Last week, I had the pleasure of attending the TCEA conference (Texas Computer Education Association) in Austin. TCEA is the leading state organization committed to the use of technology in education.
Many of my fellow teachers who had attended previously gave me a forewarning, suggesting that I would be so overwhelmed with the amount of information that my brain will hit overload.
Well, they were right, but I found something I loved on my “brain overload” and couldn’t stop thinking about it. The Livescribe pen amazed me in a jaw dropping kind of way and I thought of a million ways I could use it. The livescribe pen is a tool for securing, manipulating, and broadcasting notes on the go. I thought of ways, not only in my classroom, but for my own children (even for myself). There are endless possibilities…
All week TCEA had drawings to win a class set. I kept going back to the booth in the exhibition hall asking more questions and watching demos seeing how I would use it. I didn’t win but I filled out several entry slips as I kept thinking of more ways that I could use it: as an ESL learning tool, practicing writing and reading fluency, as a portfolio assessment, giving instructions (cloning myself) so I can be everywhere in the classroom, storytelling, letter writing…
The livescribe pen records what you write, and its microphone records what you’re hearing at the same time. It’s helpful in almost any setting that you want to record something for future reference…lectures, to-do lists, or interviews. The pen is a useful tool for all kinds of professions like lawyers, doctors, journalists, and executives. The field I can see benefiting the most is in education.
I can see older children and college students using the livescribe to record a lecture while taking notes at the same time…I guess you’d call it a pencast! A student can simply select a word by tapping on it and the pen plays back whatever audio it recorded at that point in your writing.
It’s easy to share these pencasts with other people using the Livescribe Web site and desktop software. My class has French pen pals and how amazing will it be to write/translate/and hear students from the other side of the world?
As an elementary teacher the livescribe pen will allow me to teach something once and then my students will be able to learn it anytime and anywhere: the classroom, a review at home, in centers…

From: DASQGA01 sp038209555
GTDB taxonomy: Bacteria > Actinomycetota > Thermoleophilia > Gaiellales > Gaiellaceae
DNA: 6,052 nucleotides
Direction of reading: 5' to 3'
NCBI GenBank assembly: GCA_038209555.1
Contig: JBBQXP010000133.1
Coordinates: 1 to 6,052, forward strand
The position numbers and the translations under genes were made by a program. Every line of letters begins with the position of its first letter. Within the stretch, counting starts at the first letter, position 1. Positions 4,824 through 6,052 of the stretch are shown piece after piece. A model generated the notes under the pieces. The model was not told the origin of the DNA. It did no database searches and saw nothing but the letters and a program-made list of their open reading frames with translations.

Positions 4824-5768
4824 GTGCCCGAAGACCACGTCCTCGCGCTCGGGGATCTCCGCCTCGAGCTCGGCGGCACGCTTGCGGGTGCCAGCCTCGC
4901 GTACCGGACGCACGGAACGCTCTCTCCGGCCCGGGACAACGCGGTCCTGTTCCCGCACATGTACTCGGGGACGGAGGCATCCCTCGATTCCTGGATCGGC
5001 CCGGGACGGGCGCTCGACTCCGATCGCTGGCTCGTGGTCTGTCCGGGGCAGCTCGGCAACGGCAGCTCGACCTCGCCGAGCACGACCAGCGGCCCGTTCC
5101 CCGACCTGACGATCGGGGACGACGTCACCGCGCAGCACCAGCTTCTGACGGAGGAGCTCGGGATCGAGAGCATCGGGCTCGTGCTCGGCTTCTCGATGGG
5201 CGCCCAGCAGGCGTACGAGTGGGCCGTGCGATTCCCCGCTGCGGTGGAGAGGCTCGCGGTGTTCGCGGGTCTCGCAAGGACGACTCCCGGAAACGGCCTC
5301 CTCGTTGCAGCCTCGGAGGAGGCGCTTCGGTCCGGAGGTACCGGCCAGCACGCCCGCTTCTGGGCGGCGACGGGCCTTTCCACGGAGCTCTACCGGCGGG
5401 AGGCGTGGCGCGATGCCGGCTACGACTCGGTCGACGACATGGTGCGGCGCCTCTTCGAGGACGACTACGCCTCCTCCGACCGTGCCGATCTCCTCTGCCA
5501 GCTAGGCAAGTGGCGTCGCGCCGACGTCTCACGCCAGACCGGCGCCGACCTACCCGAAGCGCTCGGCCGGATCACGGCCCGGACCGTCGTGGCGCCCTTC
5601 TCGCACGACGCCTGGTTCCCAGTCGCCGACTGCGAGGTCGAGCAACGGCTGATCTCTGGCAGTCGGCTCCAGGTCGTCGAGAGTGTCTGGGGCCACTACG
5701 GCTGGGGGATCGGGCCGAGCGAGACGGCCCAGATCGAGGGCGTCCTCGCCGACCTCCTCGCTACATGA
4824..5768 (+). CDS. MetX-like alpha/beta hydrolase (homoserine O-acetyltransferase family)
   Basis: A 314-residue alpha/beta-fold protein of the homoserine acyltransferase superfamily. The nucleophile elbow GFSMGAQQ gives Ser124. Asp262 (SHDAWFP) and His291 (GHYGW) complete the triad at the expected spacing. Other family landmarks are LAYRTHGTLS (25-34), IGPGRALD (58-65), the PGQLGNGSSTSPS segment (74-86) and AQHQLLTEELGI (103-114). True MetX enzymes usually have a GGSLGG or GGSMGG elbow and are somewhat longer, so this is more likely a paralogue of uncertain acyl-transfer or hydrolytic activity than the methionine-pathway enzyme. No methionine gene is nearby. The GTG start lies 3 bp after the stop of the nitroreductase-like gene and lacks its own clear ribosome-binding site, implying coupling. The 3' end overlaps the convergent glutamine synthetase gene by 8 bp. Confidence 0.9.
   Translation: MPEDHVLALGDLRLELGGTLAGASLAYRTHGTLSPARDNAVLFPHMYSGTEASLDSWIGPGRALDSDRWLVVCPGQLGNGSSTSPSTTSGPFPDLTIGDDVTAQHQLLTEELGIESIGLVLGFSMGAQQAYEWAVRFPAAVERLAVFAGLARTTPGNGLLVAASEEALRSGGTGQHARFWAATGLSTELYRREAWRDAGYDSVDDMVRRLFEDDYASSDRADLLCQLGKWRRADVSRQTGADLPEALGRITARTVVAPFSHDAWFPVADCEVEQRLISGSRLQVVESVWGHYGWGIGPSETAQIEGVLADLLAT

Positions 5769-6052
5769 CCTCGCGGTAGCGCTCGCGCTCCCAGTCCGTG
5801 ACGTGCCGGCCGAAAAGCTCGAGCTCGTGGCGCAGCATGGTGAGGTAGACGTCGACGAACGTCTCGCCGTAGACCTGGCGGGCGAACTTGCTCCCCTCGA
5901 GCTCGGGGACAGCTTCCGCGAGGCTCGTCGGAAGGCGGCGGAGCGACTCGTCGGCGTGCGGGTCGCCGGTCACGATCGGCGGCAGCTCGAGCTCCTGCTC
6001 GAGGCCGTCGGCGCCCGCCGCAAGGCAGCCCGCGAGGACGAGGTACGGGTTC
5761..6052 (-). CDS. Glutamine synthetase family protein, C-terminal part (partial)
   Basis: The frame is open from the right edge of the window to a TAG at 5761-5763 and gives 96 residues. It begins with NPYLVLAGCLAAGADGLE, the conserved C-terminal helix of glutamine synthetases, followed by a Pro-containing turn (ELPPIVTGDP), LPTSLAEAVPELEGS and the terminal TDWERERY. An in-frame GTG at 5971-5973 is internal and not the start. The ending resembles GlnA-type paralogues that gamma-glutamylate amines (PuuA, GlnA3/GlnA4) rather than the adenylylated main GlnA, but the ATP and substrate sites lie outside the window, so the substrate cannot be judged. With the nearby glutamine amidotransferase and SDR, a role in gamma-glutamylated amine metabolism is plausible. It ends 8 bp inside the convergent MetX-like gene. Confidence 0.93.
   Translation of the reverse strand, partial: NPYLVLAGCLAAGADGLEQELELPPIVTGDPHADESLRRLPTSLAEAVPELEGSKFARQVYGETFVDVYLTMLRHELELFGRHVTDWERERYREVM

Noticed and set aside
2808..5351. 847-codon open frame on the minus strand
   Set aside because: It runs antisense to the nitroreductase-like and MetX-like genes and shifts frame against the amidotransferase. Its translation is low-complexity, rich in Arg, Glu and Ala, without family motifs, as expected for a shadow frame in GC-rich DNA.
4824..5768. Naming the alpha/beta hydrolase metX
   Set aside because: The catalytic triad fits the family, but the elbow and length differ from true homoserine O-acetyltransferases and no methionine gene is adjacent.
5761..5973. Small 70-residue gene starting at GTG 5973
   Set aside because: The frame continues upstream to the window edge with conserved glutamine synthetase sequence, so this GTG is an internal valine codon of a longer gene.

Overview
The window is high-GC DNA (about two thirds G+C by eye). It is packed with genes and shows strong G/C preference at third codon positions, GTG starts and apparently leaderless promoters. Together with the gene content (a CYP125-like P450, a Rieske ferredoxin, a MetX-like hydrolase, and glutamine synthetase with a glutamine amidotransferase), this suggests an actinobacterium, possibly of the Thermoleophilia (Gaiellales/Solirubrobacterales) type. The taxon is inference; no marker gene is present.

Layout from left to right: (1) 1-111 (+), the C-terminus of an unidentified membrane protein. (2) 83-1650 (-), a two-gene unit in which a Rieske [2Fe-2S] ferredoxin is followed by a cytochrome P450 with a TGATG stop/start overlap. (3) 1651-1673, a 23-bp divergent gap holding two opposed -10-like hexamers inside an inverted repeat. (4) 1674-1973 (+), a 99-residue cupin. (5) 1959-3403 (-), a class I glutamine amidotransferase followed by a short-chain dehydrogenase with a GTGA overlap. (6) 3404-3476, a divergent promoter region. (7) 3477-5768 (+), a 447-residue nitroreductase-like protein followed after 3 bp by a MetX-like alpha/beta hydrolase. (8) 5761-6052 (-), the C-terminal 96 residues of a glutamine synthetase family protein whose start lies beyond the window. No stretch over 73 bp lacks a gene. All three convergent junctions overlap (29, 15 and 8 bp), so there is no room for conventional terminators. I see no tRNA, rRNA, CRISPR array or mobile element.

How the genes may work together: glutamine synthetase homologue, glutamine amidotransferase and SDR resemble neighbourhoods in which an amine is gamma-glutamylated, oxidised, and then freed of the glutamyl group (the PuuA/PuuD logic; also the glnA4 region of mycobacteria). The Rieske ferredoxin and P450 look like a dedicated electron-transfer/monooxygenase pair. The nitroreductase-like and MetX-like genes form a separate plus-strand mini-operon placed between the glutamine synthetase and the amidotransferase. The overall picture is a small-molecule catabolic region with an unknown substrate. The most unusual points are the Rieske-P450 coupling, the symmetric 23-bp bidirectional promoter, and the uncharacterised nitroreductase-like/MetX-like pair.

Recording yourself with a smartpens is like cloning yourself. Teachers could use sound stickers and audio enhance every book and object in the room. Students not only see the written word but hear them as well.
The pen may well become a genius learning aid for ESL (English as a Second Language) students. For children who are trying to become successful in a new language, it can make a difference in how these students process knowledge. The ESL child can take the pen home and never be out of the loop with homework because they would get the teacher’s exact instructions and proper pronunciation (it’s like taking your teacher home)to help prevent them from falling behind.
When learning about this magical pen at TCEA, I kept thinking of the many benefits of fluency and dictation practice that I’ll be able to provide now. If a child can hear themselves reading, it will improve the student’s manner of speaking and they’ll be more likely to better edit their writing.
The pen has two main features: when you write notes the pen will actually save what you wrote and when you sync it to your computer, all your notes will appear just as they did when you wrote them. You see your handwriting appear on the computer screen in front of you as the audio plays back. The second important feature is that while you are writing, you can record the audio…its killing two birds with one stone. It’s not a distraction but a learning tool to help you pay better attention.
I can look around my classroom of second graders at certain times and see that there are some students that don’t appear to be getting it. I can clone myself and they can have my lesson again. I have many children who need to hear things more than once. This also gives students more control because they become an active part of the learning process.
All of the notes you create with the pen will sync with your Evernote account so they can really be with you everywhere (like dropbox). Think about: grocery lists, to-do lists, notes, lectures…
We know of many examples in history that have shown us the power of the pen to exceed that of the sword. We may have thought that pens and whiteboards have enjoyed rather equal standing in analysis of educational methods. Now, however in the race of technology to aid education, we may well learn to believe that “the pen is mightier than the whiteboard!”
Ashley at TCEA with the popular robot Moby from Brain Pop giving a thumbs up to technology.